Sunday 19 November 2017

Councils must improve systems to get value

Paul Melia

Paul Melia

MORE than 21,000 orders for goods and services received by one local authority were only approved after being delivered.

The auditor says that many councils must improve their financial systems to ensure best value for money is being achieved.

Some 63pc of all services purchased by Donegal County Council were not in line with procurement rules, resulting in a "significant breach" of the rules and which require "urgent" attention, the auditor said.

The council admitted its current approach did "not reflect good practice", but said it was being changed.

It noted that it was "important to reflect publicly" that there was no suggestion the goods and services were "procured or purchased inappropriately" or without sanction.

Donegal isn't the only council where concerns have been raised.

In Cavan, four water contracts worth €776,000 were not advertised. In Galway City, legal costs totalling €300,000 a year have been incurred without going to tender, nor has a €2.9m contract to operate Mutton Island waste water treatment plant.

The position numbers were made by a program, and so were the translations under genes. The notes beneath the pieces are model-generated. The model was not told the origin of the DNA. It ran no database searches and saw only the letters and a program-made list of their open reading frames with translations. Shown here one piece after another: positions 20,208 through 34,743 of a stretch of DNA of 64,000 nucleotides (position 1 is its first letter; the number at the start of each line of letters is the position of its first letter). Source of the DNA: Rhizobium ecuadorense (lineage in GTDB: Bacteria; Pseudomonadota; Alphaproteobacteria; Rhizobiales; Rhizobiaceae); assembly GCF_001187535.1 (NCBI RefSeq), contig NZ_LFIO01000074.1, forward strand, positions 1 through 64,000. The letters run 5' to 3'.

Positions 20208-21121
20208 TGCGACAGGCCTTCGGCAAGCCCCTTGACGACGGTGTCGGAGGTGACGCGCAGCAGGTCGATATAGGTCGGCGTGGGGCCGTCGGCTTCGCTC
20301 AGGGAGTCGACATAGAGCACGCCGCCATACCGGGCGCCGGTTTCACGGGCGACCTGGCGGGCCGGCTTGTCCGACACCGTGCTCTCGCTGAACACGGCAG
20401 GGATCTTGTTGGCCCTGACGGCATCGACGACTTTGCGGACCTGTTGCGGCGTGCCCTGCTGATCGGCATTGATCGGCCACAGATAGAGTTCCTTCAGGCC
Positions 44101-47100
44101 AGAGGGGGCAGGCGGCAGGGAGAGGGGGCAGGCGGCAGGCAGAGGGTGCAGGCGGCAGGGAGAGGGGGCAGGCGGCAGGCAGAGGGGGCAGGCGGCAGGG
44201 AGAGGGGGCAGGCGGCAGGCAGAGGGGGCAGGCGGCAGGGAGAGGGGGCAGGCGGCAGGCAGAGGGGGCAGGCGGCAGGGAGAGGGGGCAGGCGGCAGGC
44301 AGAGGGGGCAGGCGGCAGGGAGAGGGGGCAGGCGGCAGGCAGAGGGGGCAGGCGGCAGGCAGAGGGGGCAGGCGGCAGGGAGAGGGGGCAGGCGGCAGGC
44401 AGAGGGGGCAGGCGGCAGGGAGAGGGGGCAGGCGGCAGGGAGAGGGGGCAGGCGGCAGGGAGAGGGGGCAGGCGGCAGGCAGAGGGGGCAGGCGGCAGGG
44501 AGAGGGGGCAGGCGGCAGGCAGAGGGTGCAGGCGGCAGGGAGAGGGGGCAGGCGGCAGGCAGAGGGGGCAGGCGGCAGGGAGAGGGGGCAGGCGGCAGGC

Wexford has also been warned to "improve" its compliance with procurement rules, while there were "some exceptions" to good practice in Dún Laoghaire Rathdown.

The purchase of two tipper trucks in Monaghan at a cost of €78,000 was defended as offering "exceptional value for money", but quotes were not sought from other supplies despite "well-documented" procedures being in place.

In Galway County Council, some 47pc of all purchase orders were processed "on the same date or at a later date" to that noted on the suppliers' invoices seeking payment.

There was poor compliance in relation to the purchase of cleaning products and personal safety equipment.

In Cork City Council, there was a "significant level of non-compliance" with best practice, while in Waterford City weaknesses were identified in "high spend" areas including plant hire, car parking and cash collection.

All the councils said the matters raised were being addressed, and in some cases contracts were not tendered as they involved emergency works.

Irish Independent

Promoted Links

Today's news headlines, directly to your inbox every morning.

Promoted Links

Editor's Choice

Also in Irish News